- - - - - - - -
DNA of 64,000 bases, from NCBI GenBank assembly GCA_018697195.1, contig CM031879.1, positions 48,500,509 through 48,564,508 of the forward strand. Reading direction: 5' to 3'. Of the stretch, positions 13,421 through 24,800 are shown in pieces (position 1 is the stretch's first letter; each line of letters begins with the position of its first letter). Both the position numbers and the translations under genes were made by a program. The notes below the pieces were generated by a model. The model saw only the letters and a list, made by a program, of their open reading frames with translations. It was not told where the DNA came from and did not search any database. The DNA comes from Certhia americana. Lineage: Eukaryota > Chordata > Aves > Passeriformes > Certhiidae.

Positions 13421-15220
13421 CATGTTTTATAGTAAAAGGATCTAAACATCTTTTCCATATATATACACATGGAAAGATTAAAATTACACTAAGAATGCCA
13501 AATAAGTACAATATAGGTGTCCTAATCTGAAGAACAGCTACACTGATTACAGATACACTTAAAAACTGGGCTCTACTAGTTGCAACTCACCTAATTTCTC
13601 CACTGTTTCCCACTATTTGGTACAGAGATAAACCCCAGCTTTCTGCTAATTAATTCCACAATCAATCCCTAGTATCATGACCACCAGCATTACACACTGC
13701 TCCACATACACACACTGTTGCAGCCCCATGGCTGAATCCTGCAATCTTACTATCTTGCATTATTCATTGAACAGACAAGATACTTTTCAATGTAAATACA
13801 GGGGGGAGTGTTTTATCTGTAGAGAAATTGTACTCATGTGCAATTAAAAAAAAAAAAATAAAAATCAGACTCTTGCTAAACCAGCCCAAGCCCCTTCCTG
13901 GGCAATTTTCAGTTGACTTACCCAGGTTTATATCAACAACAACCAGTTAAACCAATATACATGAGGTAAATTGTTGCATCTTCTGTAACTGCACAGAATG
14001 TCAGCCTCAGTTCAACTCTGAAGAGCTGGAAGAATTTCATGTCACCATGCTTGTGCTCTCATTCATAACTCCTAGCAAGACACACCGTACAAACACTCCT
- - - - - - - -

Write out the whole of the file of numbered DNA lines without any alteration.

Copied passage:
DNA of 64,000 bases, from NCBI GenBank assembly GCA_018697195.1, contig CM031879.1, positions 48,500,509 through 48,564,508 of the forward strand. Reading direction: 5' to 3'. Of the stretch, positions 13,421 through 24,800 are shown in pieces (position 1 is the stretch's first letter; each line of letters begins with the position of its first letter). Both the position numbers and the translations under genes were made by a program. The notes below the pieces were generated by a model. The model saw only the letters and a list, made by a program, of their open reading frames with translations. It was not told where the DNA came from and did not search any database. The DNA comes from Certhia americana. Lineage: Eukaryota > Chordata > Aves > Passeriformes > Certhiidae.

Positions 13421-15220
13421 CATGTTTTATAGTAAAAGGATCTAAACATCTTTTCCATATATATACACATGGAAAGATTAAAATTACACTAAGAATGCCA
13501 AATAAGTACAATATAGGTGTCCTAATCTGAAGAACAGCTACACTGATTACAGATACACTTAAAAACTGGGCTCTACTAGTTGCAACTCACCTAATTTCTC
13601 CACTGTTTCCCACTATTTGGTACAGAGATAAACCCCAGCTTTCTGCTAATTAATTCCACAATCAATCCCTAGTATCATGACCACCAGCATTACACACTGC
13701 TCCACATACACACACTGTTGCAGCCCCATGGCTGAATCCTGCAATCTTACTATCTTGCATTATTCATTGAACAGACAAGATACTTTTCAATGTAAATACA
13801 GGGGGGAGTGTTTTATCTGTAGAGAAATTGTACTCATGTGCAATTAAAAAAAAAAAAATAAAAATCAGACTCTTGCTAAACCAGCCCAAGCCCCTTCCTG
13901 GGCAATTTTCAGTTGACTTACCCAGGTTTATATCAACAACAACCAGTTAAACCAATATACATGAGGTAAATTGTTGCATCTTCTGTAACTGCACAGAATG
14001 TCAGCCTCAGTTCAACTCTGAAGAGCTGGAAGAATTTCATGTCACCATGCTTGTGCTCTCATTCATAACTCCTAGCAAGACACACCGTACAAACACTCCT